Last Saturday we talked about the microcomputer that Apple put inside the Lightning Adapter for Digital AV and the possible reasons for it to do so. The most adequate theory at the time was that the new Lightning connector does not support video output (which is in fact true) and that the 256MB ARM processor inside the adapter would serve to send the video signal from the iGadget to the TV via AirPlay or something like that.
Today, however, a very technical, explanatory and supposedly written post by an Apple engineer appeared on the Slashdot, stating that * no * exists AirPlay or any other streaming in the move. Instead, SoC (system-on-a-chip or, in Portuguese, system-on-a-chip) the adapter decodes the H.264 video received from the iGadget and sends it to the television via HDMI.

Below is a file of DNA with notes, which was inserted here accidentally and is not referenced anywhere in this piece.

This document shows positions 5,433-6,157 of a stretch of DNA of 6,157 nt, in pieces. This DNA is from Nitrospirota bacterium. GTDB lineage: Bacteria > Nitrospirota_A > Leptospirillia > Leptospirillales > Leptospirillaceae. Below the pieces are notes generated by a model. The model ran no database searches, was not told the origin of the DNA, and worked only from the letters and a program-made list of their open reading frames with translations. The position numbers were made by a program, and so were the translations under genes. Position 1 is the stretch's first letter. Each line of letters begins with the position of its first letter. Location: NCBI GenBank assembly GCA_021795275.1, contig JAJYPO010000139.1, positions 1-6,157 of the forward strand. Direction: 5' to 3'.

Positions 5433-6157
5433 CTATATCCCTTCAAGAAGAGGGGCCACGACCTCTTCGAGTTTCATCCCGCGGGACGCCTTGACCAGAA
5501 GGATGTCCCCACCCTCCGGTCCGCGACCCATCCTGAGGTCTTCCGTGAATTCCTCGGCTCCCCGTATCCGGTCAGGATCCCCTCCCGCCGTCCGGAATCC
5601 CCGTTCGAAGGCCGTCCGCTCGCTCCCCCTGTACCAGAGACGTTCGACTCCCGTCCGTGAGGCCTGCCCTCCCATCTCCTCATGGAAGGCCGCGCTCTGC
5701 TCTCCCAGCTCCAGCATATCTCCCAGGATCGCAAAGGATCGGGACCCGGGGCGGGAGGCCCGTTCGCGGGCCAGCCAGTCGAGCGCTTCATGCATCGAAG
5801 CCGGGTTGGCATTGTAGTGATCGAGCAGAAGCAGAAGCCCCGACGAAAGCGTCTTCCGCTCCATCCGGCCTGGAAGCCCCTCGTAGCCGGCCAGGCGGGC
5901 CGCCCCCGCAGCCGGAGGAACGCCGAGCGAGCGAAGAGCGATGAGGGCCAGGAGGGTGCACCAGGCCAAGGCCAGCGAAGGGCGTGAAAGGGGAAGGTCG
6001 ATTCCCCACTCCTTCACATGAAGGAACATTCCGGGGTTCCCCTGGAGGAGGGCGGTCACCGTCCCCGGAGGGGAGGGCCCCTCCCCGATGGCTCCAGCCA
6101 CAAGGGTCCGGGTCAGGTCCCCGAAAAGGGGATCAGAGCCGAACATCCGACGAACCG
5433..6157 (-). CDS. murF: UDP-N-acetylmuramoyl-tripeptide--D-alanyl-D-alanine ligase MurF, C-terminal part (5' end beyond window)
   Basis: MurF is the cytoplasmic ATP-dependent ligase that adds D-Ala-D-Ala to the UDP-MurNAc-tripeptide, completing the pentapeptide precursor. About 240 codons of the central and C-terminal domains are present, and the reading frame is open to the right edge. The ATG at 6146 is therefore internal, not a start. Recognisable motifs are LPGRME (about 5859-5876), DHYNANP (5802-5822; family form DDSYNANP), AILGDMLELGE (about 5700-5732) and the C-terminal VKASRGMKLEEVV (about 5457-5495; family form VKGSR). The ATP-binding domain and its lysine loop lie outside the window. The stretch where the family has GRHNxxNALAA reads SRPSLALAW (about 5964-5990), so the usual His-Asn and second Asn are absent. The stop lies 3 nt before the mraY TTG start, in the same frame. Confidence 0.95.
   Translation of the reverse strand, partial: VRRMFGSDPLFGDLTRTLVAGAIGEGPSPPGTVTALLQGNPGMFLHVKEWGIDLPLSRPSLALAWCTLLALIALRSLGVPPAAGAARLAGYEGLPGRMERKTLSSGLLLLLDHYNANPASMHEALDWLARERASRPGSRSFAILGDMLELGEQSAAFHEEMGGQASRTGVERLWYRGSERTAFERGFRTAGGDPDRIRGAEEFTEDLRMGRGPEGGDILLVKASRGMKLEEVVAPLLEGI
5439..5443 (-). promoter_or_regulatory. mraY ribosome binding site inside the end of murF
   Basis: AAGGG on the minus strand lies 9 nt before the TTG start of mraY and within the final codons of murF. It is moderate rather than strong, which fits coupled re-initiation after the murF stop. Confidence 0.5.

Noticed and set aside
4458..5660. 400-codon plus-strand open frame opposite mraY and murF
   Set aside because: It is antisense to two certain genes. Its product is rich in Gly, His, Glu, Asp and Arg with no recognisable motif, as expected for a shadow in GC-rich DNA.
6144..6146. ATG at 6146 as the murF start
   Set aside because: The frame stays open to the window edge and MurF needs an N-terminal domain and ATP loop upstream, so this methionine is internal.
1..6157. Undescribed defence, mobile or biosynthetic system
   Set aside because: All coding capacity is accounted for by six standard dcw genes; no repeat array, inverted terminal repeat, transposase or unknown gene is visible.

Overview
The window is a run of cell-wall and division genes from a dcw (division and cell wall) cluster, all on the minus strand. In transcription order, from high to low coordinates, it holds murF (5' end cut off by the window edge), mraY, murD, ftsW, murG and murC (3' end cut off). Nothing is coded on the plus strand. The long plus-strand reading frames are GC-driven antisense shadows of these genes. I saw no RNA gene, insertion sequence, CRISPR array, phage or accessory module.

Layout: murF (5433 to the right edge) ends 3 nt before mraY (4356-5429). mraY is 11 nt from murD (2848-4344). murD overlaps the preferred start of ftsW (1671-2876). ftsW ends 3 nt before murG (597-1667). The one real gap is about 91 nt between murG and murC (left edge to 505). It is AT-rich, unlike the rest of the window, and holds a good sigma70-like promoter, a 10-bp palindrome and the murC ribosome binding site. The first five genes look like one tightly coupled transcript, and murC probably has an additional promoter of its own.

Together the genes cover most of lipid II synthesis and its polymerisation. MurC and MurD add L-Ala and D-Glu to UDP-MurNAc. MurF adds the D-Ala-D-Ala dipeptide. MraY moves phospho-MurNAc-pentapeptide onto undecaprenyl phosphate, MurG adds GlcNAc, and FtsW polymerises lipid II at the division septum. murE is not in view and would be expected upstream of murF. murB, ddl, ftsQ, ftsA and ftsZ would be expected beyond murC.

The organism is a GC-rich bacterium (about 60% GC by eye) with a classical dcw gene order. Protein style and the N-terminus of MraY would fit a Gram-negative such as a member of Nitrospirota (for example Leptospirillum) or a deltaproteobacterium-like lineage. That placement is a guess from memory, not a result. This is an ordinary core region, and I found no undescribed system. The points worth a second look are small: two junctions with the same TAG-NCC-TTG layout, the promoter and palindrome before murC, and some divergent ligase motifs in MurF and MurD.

On the issue of Full HD (1080p) resolution not being supported by the adapter, the anonymous who posted about it said that, as the adapter's firmware is stored in RAM (random access memory, or random access memory), Apple can update it at any time most probably still has not done so as it has not found a safe way to guarantee the transmission quality in 1080p.
He also explains that the Apple system (microcomputer inside the adapter) allows the delivery of the video regardless of the output connector (HDMI, DisplayPort, Thunderbolt or any other that appears in the future), just making an adapter with the connector in question. In other words, the "heart" of the adapter can always be the same, just "change" the tip of the connector (HDMI, DisplayPort, Thunderbolt, etc.). In doing so, we will not need a new iPad, iPhone or iPod touch for it to be compatible with a future adapter.
If Apple can even implement Full HD on this adapter, it was undoubtedly a good move for her and not ?a little way?, as we thought.